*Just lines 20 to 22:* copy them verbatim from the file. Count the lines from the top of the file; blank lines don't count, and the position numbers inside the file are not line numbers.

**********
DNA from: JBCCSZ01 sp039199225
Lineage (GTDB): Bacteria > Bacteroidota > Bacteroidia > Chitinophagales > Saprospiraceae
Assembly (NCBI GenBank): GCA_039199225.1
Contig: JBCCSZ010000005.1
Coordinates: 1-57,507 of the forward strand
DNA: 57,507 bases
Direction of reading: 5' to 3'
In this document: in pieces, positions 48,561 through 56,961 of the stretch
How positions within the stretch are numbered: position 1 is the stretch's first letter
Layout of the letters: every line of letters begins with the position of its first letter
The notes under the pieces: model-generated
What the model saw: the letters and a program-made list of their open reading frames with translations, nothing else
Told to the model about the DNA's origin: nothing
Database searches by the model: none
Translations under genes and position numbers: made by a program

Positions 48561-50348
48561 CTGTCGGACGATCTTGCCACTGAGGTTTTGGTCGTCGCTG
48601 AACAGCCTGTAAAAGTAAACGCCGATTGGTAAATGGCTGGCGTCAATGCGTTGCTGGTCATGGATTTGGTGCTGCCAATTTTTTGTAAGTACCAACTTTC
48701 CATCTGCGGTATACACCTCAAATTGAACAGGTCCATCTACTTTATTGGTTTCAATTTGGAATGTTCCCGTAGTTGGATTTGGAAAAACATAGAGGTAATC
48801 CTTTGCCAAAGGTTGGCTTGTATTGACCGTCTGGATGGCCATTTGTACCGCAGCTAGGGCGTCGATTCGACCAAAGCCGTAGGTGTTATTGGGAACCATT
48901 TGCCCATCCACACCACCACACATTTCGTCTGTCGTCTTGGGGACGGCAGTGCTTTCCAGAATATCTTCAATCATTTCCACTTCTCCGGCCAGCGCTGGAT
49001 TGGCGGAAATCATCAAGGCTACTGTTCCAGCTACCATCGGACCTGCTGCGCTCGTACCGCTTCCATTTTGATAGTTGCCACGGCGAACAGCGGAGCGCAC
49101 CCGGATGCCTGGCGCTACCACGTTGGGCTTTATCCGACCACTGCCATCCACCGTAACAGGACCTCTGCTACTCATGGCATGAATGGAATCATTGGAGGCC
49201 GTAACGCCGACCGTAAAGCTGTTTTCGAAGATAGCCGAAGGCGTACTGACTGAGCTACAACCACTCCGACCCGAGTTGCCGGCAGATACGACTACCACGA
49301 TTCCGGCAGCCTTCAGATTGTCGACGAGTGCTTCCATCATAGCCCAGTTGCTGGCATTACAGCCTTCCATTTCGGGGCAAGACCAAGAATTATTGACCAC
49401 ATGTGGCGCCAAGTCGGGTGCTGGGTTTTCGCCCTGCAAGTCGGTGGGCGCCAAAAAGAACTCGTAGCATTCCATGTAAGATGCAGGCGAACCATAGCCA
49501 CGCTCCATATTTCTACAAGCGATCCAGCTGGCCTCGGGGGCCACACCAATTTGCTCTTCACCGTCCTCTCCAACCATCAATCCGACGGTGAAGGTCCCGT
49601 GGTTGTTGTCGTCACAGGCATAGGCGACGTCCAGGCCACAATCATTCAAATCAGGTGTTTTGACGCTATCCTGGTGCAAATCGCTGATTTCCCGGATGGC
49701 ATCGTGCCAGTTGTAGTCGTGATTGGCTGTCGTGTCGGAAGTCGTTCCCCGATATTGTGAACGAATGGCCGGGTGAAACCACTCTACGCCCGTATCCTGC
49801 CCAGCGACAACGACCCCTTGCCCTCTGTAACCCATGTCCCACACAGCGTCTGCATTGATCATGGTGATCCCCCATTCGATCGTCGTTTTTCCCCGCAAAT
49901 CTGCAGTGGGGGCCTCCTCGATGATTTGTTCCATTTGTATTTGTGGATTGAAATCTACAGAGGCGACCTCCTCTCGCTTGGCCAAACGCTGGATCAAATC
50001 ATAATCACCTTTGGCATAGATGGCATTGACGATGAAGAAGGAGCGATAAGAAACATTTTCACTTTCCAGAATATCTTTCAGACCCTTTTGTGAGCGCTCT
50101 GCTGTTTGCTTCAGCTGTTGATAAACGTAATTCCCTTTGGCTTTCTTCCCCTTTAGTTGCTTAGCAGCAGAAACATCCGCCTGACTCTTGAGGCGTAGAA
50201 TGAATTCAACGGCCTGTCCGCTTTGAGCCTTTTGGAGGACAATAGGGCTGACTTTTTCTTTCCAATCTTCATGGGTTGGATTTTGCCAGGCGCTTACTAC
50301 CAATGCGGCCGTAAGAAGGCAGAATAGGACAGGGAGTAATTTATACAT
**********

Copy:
48801 CTTTGCCAAAGGTTGGCTTGTATTGACCGTCTGGATGGCCATTTGTACCGCAGCTAGGGCGTCGATTCGACCAAAGCCGTAGGTGTTATTGGGAACCATT
48901 TGCCCATCCACACCACCACACATTTCGTCTGTCGTCTTGGGGACGGCAGTGCTTTCCAGAATATCTTCAATCATTTCCACTTCTCCGGCCAGCGCTGGAT
49001 TGGCGGAAATCATCAAGGCTACTGTTCCAGCTACCATCGGACCTGCTGCGCTCGTACCGCTTCCATTTTGATAGTTGCCACGGCGAACAGCGGAGCGCAC